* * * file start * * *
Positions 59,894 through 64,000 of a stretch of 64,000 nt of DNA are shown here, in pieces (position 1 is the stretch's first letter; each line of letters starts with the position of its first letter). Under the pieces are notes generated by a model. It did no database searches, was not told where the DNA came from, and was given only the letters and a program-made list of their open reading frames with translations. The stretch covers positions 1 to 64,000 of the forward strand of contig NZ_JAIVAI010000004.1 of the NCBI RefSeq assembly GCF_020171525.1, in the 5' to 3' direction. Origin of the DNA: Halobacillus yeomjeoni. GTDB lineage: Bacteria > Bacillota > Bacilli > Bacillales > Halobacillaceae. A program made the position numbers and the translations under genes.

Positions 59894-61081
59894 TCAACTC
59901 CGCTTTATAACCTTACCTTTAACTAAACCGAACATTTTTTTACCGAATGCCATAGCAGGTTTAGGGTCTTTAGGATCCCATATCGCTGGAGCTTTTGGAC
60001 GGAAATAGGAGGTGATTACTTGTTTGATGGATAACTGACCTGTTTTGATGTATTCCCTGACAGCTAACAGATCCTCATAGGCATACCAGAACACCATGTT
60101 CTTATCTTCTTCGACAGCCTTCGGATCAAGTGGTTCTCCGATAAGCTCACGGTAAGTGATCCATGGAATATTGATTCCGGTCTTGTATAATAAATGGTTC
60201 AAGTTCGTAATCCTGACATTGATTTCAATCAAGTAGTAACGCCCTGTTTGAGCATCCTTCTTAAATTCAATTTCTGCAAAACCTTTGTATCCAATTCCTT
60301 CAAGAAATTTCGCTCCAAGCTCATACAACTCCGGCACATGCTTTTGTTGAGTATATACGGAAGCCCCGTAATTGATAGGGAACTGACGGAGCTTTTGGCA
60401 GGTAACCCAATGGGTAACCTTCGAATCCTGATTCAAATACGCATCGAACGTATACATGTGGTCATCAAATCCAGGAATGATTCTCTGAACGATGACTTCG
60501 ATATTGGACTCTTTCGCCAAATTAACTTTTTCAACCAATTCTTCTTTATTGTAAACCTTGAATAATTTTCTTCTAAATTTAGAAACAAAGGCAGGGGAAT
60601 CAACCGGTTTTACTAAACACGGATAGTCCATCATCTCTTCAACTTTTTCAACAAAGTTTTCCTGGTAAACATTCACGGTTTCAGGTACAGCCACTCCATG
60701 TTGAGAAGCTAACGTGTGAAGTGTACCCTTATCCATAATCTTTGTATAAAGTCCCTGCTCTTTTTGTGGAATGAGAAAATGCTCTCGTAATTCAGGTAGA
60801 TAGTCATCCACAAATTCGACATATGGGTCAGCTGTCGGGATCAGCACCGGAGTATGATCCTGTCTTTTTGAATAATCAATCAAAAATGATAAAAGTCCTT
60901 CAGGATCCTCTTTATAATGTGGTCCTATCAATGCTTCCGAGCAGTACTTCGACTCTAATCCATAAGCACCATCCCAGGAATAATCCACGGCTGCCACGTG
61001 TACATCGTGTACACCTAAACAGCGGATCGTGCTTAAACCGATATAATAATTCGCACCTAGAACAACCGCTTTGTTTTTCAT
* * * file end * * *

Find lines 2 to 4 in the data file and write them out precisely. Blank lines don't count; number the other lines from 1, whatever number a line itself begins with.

Positions 59894-61081
59894 TCAACTC
59901 CGCTTTATAACCTTACCTTTAACTAAACCGAACATTTTTTTACCGAATGCCATAGCAGGTTTAGGGTCTTTAGGATCCCATATCGCTGGAGCTTTTGGAC